As partygoers celebrated the end of yet another year, Urgences-Santé emergency responders were out on the roads, responding to over 330 calls.
“That represents 33 per cent of our daily call volume just within six hours,” said Eddy Affram, a spokesperson for Urgences-Santé.
Affram says the service prepares for six weeks in advance of the night’s rush.
“We obviously boost our resources,” Affram said.
“We have 75 trucks rolling on the streets during the overnight, in comparison to maybe 40 to 50 for a normal overnight.”
The calls for help from Quebecers varied, but mostly involved intoxication, falls, fights and car accidents, according to Affram.
With more Quebecers heading to the emergency rooms, half of the hospitals in Montreal were operating over capacity.
According to Indexsante.ca, the city’s most overcrowded hospital was Sainte-Justine Hospital, operating at 150 per cent capacity, followed by the Jewish General and the Royal Victoria, at 142 and 136 per cent, respectively.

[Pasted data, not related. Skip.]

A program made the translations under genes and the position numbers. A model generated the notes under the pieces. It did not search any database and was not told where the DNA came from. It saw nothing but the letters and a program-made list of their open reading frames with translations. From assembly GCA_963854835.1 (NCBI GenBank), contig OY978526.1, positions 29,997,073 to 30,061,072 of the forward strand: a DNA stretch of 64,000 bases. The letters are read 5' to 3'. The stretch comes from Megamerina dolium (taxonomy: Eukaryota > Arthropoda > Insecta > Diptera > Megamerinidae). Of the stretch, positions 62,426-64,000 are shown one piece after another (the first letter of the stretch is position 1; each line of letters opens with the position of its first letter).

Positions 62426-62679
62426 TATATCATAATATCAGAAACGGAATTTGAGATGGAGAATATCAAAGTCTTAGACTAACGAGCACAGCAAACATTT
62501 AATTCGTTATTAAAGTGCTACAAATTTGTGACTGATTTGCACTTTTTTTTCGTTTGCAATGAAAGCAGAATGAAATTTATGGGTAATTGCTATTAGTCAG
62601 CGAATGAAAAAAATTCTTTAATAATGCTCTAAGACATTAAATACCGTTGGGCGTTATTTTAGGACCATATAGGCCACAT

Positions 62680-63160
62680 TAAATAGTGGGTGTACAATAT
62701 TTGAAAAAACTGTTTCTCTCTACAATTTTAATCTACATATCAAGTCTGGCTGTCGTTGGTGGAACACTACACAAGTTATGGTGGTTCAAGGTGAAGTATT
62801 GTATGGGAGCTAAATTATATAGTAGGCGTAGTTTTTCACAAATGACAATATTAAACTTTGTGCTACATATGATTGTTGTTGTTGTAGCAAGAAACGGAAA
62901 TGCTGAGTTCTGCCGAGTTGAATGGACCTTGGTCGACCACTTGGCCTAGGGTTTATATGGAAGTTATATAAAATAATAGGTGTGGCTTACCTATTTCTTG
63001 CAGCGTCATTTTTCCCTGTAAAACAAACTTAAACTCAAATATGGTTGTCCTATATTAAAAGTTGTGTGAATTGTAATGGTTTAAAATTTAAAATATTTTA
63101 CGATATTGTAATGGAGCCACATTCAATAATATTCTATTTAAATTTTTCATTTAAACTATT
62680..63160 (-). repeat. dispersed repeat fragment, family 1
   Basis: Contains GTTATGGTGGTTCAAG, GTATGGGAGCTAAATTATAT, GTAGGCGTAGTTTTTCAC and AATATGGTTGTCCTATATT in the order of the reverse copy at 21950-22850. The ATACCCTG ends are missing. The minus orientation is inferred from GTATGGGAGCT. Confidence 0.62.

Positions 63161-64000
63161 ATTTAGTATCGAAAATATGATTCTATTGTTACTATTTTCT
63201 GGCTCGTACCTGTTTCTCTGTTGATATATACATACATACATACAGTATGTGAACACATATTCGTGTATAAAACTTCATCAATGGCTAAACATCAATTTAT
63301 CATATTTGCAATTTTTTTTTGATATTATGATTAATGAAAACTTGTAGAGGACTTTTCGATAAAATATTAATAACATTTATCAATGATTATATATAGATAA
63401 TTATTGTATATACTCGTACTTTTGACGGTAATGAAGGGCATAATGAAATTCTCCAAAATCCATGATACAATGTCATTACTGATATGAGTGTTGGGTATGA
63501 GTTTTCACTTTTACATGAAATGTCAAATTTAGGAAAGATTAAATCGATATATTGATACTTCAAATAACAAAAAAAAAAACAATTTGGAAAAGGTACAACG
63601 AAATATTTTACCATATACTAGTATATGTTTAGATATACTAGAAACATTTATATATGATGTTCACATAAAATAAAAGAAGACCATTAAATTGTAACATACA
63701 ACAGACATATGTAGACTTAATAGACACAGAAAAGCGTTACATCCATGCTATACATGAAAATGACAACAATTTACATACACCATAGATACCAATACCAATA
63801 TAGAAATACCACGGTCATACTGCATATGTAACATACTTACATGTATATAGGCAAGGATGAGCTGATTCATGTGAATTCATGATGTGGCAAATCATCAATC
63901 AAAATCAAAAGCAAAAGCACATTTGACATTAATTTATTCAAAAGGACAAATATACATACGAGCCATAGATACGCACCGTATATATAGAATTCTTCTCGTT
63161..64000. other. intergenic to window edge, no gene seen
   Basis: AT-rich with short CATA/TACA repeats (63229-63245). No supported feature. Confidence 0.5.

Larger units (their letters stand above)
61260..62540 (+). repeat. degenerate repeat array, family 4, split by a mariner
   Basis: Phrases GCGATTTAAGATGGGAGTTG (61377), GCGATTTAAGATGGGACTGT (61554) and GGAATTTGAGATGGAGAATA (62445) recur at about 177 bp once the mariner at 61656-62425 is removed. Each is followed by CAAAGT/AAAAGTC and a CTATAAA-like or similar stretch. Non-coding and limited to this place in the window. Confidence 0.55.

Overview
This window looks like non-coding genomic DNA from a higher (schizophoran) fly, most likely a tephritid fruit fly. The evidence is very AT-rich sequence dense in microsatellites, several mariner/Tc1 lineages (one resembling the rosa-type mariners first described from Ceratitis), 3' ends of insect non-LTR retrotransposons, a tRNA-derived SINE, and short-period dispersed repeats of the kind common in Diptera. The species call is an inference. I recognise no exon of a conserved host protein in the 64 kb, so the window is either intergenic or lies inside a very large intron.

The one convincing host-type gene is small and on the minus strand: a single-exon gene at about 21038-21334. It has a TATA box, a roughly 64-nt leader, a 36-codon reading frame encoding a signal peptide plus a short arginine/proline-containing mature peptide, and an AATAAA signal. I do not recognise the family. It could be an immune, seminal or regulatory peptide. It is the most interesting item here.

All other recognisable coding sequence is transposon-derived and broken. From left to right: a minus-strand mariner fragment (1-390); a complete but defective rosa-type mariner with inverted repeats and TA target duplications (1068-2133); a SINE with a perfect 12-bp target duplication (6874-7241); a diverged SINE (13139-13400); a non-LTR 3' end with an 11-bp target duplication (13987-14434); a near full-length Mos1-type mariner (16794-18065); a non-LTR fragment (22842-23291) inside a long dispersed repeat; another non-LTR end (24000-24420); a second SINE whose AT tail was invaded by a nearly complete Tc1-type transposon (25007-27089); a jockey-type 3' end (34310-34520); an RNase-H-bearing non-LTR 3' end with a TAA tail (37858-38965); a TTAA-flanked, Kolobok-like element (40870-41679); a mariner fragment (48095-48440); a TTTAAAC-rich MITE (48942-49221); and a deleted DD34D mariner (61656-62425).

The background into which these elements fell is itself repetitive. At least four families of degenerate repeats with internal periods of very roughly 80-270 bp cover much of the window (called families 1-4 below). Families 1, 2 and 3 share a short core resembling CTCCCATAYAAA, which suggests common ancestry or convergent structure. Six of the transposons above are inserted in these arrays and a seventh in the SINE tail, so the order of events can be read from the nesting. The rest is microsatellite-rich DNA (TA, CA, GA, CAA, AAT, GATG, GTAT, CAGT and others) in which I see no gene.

Urgences-Santé says it deals with hospital overcrowding by having a close relationship with the institutions.
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“We control basically a portion called quotas for hospitals and we make sure we keep it balanced in order to have hospitals being able to absorb that call volume,” Affram said.
“It’s really just a matter of being fair and balancing that quota accordingly.”
Global News tried calling Info-Santé — the province’s telephone consultation service — but was on hold for upwards of 17 minutes with no answers.
Global News also reached out to the MUHC for comment, but was told no one would be available for comment until Thursday.